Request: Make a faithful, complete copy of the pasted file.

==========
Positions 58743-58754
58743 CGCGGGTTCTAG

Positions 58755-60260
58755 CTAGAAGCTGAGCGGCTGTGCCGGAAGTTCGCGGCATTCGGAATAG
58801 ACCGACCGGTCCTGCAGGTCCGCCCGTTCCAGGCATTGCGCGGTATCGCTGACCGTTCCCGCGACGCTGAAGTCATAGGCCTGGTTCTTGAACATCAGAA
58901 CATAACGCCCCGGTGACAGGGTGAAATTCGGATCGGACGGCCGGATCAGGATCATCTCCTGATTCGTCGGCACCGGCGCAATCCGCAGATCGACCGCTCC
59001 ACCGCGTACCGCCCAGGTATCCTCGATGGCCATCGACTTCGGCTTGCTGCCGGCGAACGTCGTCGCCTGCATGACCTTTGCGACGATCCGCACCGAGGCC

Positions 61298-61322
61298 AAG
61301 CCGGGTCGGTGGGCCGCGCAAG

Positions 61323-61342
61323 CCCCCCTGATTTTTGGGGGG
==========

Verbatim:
Positions 58743-58754
58743 CGCGGGTTCTAG

Positions 58755-60260
58755 CTAGAAGCTGAGCGGCTGTGCCGGAAGTTCGCGGCATTCGGAATAG
58801 ACCGACCGGTCCTGCAGGTCCGCCCGTTCCAGGCATTGCGCGGTATCGCTGACCGTTCCCGCGACGCTGAAGTCATAGGCCTGGTTCTTGAACATCAGAA
58901 CATAACGCCCCGGTGACAGGGTGAAATTCGGATCGGACGGCCGGATCAGGATCATCTCCTGATTCGTCGGCACCGGCGCAATCCGCAGATCGACCGCTCC
59001 ACCGCGTACCGCCCAGGTATCCTCGATGGCCATCGACTTCGGCTTGCTGCCGGCGAACGTCGTCGCCTGCATGACCTTTGCGACGATCCGCACCGAGGCC

Positions 61298-61322
61298 AAG
61301 CCGGGTCGGTGGGCCGCGCAAG

Positions 61323-61342
61323 CCCCCCTGATTTTTGGGGGG